Purpose: Angiotensin converting enzyme inhibitor (ACEI) and angiotensin receptor blocker (ARB) are associated with a decreased incidence of new-onset diabetes mellitus (NODM). The aim of this study was to compare the protective effect of ACEI versus ARBs on NODM in an Asian population. Materials and Methods: We investigated a total of 2817 patients who did not have diabetes mellitus from January 2004 to September 2009. To adjust for potential confounders, a propensity score matched (PSM) analysis was performed using a logistic regression model. The primary end-point was the cumulative incidence of NODM, which was defined as having a fasting blood glucose ≥126 mg/dL or HbA1c ≥6.5%. Multivariable cox-regression analysis was performed to determine the impact of ACEI versus ARB on the incidence of NODM. Results: Mean follow-up duration was 1839±1019 days in all groups before baseline adjustment and 1864±1034 days in the PSM group. After PSM (C-statistics=0.731), a total 1024 patients (ACEI group, n=512 and ARB group, n=512) were enrolled for analysis and baseline characteristics were well balanced. After PSM, the cumulative incidence of NODM at 3 years was lower in the ACEI group than the ARB group (2.1% vs. 5.0%, p=0.012). In multivariate analysis, ACEI vs. ARB was an independent predictor of the lower incidence for NODM (odd ratio 0.37, confidence interval 0.17–0.79, p=0.010). Conclusion: In the present study, compared with ARB, chronic ACEI administration appeared to be associated with a lower incidence of NODM in a series of Asian cardiovascular patients.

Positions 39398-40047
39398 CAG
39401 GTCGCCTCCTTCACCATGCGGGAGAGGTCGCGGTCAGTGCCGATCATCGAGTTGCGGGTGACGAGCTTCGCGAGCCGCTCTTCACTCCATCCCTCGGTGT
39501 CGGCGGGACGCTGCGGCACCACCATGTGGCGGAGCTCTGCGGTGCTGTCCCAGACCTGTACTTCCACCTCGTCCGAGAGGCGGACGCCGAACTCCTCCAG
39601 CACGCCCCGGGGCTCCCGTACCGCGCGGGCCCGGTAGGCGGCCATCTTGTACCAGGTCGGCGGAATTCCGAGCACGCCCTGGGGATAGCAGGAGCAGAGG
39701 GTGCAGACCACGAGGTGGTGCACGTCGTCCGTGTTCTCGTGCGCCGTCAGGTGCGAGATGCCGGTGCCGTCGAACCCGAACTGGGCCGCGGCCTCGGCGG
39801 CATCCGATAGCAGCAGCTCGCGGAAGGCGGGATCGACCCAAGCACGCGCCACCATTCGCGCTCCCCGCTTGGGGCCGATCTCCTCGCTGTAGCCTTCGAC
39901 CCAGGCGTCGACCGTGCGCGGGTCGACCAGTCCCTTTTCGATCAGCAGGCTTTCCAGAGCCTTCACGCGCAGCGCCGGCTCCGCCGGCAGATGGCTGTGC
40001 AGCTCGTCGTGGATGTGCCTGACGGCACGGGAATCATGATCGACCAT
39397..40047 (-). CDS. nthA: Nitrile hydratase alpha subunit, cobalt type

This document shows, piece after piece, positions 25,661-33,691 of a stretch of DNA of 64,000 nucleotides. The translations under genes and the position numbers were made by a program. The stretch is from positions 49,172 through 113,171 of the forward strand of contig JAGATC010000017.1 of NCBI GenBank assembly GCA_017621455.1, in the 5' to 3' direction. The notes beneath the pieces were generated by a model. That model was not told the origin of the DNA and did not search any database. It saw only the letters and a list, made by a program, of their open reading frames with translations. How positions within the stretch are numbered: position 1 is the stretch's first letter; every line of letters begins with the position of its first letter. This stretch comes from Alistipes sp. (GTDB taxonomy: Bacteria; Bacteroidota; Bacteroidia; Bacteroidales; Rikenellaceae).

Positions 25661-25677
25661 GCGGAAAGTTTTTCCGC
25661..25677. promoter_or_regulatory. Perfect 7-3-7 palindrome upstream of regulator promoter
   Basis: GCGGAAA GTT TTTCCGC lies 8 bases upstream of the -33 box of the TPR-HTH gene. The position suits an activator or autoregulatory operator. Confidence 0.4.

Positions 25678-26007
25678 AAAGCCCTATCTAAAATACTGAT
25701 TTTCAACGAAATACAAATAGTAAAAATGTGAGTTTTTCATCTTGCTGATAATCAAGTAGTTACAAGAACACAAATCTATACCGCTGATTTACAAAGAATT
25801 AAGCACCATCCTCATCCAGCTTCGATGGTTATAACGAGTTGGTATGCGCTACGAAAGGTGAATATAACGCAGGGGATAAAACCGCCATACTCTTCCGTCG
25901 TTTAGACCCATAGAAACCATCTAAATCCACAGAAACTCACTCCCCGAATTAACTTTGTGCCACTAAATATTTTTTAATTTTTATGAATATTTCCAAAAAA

- Angiotensin converting enzyme inhibitor
- Angiotensin receptor blocker
- Diabetes mellitus
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